The fabric of the road was so torn and distorted one might have thought a steam dredge had begun work there, but the fragments of wreckage were oddly isolated and inconspicuous. The peasant's cart, tossed into a clump of weeds, rested on its side, the spokes of a rimless wheel slowly revolving on the hub uppermost. Some tools were strewn in a semi- circular trail in the dust; a pair of smashed goggles crunched beneath my foot as I sprang out of Ward's car, and a big brass lamp had fallen in the middle of the road, crumpled like waste paper. Beside it lay a gold rouge box.
The old woman had somehow saved herself—or perhaps her saint had helped her—for she was sitting in the grass by the roadside, wailing hysterically and quite unhurt. The body of a man lay in a heap beneath the stone archway, and from his clothes I guessed that he had been the driver of the white car. I say "had been" because there were reasons for needing no second glance to comprehend that the man was dead. Nevertheless, I knelt beside him and placed my hand upon his breast to see if his heart still beat. Afterward I concluded that I did this because I had seen it done upon the stage, or had read of it in stories; and even at the time I realised that it was a silly thing for me to be doing.
Ward, meanwhile, proved more practical. He was dragging a woman out of the suffocating smoke and dust that shrouded the wreck, and after a moment I went to help him carry her into the fresh air, where George put his coat under her head. Her hat had been forced forward over her face and held there by the twisting of a system of veils she wore; and we had some difficulty in unravelling this; but she was very much alive, as a series of muffled imprecations testified, leading us to conclude that her sufferings were more profoundly of rage than of pain. Finally she pushed our hands angrily aside and completed the untanglement herself, revealing the scratched and smeared face of Mariana, the dancer.
"Cornichon! Chameau! Fond du bain!" she gasped, tears of anger starting from her eyes. She tried to rise before we could help her, but dropped back with a scream.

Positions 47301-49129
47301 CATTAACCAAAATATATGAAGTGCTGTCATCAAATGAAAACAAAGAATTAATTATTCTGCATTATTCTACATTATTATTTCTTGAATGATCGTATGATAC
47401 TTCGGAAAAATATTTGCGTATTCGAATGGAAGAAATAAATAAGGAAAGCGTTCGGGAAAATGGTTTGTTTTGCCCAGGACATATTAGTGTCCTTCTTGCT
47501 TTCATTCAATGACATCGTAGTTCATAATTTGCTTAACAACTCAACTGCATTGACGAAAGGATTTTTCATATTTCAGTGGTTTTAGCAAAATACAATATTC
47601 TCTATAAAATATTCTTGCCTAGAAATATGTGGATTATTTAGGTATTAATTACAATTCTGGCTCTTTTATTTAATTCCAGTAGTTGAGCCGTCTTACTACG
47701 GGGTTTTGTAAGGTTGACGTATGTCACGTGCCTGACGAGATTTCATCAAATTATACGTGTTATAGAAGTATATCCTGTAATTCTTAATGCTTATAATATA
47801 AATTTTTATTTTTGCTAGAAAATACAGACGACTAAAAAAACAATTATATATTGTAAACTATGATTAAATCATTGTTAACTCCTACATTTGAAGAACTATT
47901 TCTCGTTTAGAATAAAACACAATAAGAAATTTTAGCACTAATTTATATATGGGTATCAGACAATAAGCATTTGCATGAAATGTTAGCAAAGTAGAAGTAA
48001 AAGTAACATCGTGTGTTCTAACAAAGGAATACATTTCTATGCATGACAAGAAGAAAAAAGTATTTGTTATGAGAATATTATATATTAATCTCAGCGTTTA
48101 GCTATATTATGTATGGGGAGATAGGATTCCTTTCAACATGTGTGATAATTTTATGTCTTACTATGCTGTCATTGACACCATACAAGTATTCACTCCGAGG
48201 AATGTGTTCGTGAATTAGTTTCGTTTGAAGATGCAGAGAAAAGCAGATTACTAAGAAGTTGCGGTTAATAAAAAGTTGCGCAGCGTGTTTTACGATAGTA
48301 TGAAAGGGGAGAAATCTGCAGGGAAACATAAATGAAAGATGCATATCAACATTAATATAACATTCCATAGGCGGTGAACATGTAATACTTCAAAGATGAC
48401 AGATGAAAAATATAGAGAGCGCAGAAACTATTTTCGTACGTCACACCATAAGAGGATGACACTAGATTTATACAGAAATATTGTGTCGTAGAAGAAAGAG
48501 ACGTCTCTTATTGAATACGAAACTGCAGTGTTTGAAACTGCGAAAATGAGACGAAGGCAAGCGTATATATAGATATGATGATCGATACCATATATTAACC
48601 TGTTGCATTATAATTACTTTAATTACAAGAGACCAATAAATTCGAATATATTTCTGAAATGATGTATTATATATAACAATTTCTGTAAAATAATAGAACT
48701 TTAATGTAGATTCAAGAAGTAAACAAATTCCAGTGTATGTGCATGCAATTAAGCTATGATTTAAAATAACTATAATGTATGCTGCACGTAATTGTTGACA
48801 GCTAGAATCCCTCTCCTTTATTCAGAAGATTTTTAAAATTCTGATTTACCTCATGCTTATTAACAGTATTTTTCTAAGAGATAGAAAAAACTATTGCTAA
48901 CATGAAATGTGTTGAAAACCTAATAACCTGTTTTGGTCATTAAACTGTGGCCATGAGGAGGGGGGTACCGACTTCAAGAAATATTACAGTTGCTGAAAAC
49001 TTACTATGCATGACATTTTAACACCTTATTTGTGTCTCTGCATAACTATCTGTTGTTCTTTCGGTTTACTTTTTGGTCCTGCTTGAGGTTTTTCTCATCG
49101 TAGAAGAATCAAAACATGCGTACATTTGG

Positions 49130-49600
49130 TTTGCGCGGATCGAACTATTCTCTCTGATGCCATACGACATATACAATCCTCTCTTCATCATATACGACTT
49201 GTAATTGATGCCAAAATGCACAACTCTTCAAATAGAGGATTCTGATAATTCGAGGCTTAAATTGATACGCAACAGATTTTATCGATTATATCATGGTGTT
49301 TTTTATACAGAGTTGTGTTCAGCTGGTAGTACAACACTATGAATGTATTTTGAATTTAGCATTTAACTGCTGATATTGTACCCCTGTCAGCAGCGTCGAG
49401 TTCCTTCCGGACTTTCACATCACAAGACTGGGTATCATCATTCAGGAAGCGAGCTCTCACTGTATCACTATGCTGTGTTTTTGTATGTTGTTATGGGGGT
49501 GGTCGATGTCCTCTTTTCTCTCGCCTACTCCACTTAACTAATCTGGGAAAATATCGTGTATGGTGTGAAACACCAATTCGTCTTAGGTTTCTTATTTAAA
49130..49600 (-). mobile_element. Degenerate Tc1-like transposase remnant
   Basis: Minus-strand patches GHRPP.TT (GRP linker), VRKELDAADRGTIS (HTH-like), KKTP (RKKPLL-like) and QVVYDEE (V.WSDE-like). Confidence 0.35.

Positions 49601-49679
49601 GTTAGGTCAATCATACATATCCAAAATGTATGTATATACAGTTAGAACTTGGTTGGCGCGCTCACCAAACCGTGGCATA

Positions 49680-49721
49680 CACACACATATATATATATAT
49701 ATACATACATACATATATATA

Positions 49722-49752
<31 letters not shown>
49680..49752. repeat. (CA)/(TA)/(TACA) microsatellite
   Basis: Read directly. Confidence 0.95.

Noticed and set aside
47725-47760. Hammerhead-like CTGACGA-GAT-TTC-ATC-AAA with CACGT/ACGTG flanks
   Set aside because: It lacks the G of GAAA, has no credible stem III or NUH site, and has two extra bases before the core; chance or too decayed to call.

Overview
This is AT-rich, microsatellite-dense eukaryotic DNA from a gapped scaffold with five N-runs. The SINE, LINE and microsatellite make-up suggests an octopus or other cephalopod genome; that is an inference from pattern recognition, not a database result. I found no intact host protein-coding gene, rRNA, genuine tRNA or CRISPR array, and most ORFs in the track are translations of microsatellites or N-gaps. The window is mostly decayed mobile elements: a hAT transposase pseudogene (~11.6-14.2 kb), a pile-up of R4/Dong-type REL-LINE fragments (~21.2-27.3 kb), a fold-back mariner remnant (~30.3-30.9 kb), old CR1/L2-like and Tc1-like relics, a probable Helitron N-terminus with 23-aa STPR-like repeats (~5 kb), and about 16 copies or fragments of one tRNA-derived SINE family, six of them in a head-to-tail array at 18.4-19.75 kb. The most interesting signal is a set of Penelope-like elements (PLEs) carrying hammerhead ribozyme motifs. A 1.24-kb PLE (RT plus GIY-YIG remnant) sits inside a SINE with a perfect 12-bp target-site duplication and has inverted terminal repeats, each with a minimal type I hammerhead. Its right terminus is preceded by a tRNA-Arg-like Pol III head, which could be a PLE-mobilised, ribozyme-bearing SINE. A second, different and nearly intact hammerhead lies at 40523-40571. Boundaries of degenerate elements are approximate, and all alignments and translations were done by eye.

"Oh, the pain!" she cried. "That imbecile! If he has let me break my leg! A pretty dancer I should be! I hope he is killed."
One of the singularities of motoring on the main-travelled roads near Paris is the prevalence of cars containing physicians and surgeons. Whether it be testimony to the opportunism, to the sporting proclivities, or to the prosperity of gentlemen of those professions, I do not know, but it is a fact that I have never heard of an accident (and in the season there is an accident every day) on one of these roads when a doctor in an automobile was not almost immediately a chance arrival, and fortunately our case offered no exception to this rule. Another automobile had already come up and the occupants were hastily alighting. Ward shouted to the foremost to go for a doctor.
"I am a doctor," the man answered, advancing and kneeling quickly by the dancer. "And you—you may be of help yonder."
We turned toward the ruined car where Ward's driver was shouting for us.
"What is it?" called Ward as we ran toward him.
"Monsieur," he replied, "there is some one under the tonneau here!"
The smoke had cleared a little, though a rivulet of burning gasoline ran from the wreck to a pool of flame it was feeding in the road. The front cushions and woodwork had caught fire and a couple of labourers, panting with the run across the fields, were vainly belabouring the flames with brushwood. From beneath the overturned tonneau projected the lower part of a man's leg, clad in a brown puttee and a russet shoe. Ward's driver had brought his tools; had jacked up the car as high as possible; but was still unable to release the imprisoned body.